Thundering Herd finishes second at Arcadia

Samyuktha Vellaiyan, Staff Writer

Though ending its three-year overall sweepstakes winning streak, Diamond Bar High School’s Thundering Herd placed second overall at the 64th Annual Arcadia Festival of Bands on Nov. 18.

Marching band won first place in its division, 0.05 points behind the Riverside Kingsmen. With a score of 488, Diamond Bar received High Music Sweepstakes as well as the John Philip Sousa Award, which comes with a prize of $5,000. The Thunder Herd also received Auxiliary Sweepstakes, with a score of 97.70, a new record for colorguard.

“I was nervous before the competition, since it’s not only the last, but also the biggest. After, I was just happy,” senior drum major Ethan Holmes said via Facebook. “The season was over, and it was time to celebrate a good season.”

Preparation for the parade started at the beginning of the school year. According to junior drum major Aaron Tamura, who placed 19th in the military drum major division, the Thundering Herd practiced every Tuesday and Thursday with the full group, but the majority of their progress was made during their extra practice sessions.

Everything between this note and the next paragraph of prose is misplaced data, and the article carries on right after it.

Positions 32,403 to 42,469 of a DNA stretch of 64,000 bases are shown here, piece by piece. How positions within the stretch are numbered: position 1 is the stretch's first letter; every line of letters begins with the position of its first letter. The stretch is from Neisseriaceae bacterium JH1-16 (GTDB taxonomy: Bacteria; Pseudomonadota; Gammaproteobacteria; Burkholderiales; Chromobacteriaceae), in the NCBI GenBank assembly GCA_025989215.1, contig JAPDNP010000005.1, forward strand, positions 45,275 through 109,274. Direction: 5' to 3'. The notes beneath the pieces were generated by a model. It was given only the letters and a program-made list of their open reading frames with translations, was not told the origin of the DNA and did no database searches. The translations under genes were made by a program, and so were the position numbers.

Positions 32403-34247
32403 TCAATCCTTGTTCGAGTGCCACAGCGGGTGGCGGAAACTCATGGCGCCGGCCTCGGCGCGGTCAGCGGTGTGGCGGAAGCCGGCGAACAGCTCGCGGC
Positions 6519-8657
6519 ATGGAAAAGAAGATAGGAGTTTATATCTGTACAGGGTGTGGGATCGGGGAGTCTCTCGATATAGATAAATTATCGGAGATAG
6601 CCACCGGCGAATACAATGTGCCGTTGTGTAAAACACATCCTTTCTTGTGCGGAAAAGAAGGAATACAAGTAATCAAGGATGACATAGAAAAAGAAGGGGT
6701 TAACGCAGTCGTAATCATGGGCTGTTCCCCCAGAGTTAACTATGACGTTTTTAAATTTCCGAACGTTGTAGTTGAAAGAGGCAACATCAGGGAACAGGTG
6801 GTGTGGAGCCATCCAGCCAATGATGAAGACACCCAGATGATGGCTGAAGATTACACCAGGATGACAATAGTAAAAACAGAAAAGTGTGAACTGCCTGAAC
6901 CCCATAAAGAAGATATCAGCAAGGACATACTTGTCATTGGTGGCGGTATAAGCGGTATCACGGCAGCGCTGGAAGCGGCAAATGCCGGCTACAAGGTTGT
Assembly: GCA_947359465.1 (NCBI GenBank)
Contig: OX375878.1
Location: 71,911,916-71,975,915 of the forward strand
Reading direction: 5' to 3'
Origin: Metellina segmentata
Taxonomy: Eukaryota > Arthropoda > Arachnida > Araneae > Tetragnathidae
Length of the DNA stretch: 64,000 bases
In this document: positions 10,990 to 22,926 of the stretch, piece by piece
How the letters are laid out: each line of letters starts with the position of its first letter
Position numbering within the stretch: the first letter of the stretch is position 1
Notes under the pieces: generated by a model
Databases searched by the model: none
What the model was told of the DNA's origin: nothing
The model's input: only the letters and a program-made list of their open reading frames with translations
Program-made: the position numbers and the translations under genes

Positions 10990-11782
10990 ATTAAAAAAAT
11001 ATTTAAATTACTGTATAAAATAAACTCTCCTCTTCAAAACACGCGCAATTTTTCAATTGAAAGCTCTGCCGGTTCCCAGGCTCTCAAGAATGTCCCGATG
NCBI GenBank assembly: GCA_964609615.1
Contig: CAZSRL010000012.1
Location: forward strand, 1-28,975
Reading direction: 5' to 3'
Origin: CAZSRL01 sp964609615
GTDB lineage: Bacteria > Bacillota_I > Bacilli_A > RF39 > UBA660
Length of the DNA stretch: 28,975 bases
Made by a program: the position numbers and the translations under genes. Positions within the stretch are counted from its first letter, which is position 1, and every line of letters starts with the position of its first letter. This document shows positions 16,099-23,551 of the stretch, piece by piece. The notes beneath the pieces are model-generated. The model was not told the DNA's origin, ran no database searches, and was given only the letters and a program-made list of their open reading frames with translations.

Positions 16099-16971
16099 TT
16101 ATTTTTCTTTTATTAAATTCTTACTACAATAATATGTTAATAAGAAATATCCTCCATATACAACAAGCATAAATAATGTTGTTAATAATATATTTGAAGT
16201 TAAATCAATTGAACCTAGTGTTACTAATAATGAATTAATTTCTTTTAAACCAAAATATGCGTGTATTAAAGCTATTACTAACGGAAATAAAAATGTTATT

“We each prepared in our own ways to raise up the abilities out the group as a whole,” Tamura said via Facebook. “It was a truly satisfying performance and no score could take away the accomplishment we felt from our blood, sweat and tears expended this season.”

According to Holmes, making everyone’s primary focus on marching band was one of the major accomplishments of this year.

“We didn’t have our marching director as much as previous years to help us with the technique, but everyone was able to work their hardest in every rehearsal, and we had a lot of great players and marchers in the block,” Holmes said.

Tamura stressed that winning every band review is not the band’s top priority.

“This is of course an important competition to each and everyone of us, but winning isn’t nearly everything for us,” Tamura said. “Winning is truly a matter of who has a better day the time of the competition and does not reflect the success that we’ve had as a group to become the best that we can be. Win or lose, nothing could change how we felt, so the parade was more of a celebration and less of importance to our group.”